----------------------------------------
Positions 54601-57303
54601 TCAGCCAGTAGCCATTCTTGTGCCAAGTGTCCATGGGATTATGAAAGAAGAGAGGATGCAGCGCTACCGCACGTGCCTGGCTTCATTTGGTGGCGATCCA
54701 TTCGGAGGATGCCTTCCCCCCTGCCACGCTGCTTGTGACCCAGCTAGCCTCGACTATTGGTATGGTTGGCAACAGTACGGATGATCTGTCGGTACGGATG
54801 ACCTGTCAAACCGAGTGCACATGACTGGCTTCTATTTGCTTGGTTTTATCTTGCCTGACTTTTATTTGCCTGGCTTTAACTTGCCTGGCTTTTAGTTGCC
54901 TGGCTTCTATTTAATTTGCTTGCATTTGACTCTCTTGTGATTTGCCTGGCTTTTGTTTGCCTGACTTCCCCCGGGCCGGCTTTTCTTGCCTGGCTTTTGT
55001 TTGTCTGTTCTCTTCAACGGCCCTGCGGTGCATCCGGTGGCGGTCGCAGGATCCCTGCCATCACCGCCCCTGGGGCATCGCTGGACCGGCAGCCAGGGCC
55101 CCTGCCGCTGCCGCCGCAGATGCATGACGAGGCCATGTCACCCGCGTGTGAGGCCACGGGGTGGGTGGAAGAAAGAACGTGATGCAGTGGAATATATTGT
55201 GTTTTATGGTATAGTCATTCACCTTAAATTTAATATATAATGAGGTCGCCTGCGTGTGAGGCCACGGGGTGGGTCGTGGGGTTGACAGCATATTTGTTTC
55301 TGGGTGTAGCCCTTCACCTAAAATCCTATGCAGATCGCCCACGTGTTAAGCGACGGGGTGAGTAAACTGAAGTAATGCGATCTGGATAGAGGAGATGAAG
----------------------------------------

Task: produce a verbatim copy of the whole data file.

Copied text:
Positions 54601-57303
54601 TCAGCCAGTAGCCATTCTTGTGCCAAGTGTCCATGGGATTATGAAAGAAGAGAGGATGCAGCGCTACCGCACGTGCCTGGCTTCATTTGGTGGCGATCCA
54701 TTCGGAGGATGCCTTCCCCCCTGCCACGCTGCTTGTGACCCAGCTAGCCTCGACTATTGGTATGGTTGGCAACAGTACGGATGATCTGTCGGTACGGATG
54801 ACCTGTCAAACCGAGTGCACATGACTGGCTTCTATTTGCTTGGTTTTATCTTGCCTGACTTTTATTTGCCTGGCTTTAACTTGCCTGGCTTTTAGTTGCC
54901 TGGCTTCTATTTAATTTGCTTGCATTTGACTCTCTTGTGATTTGCCTGGCTTTTGTTTGCCTGACTTCCCCCGGGCCGGCTTTTCTTGCCTGGCTTTTGT
55001 TTGTCTGTTCTCTTCAACGGCCCTGCGGTGCATCCGGTGGCGGTCGCAGGATCCCTGCCATCACCGCCCCTGGGGCATCGCTGGACCGGCAGCCAGGGCC
55101 CCTGCCGCTGCCGCCGCAGATGCATGACGAGGCCATGTCACCCGCGTGTGAGGCCACGGGGTGGGTGGAAGAAAGAACGTGATGCAGTGGAATATATTGT
55201 GTTTTATGGTATAGTCATTCACCTTAAATTTAATATATAATGAGGTCGCCTGCGTGTGAGGCCACGGGGTGGGTCGTGGGGTTGACAGCATATTTGTTTC
55301 TGGGTGTAGCCCTTCACCTAAAATCCTATGCAGATCGCCCACGTGTTAAGCGACGGGGTGAGTAAACTGAAGTAATGCGATCTGGATAGAGGAGATGAAG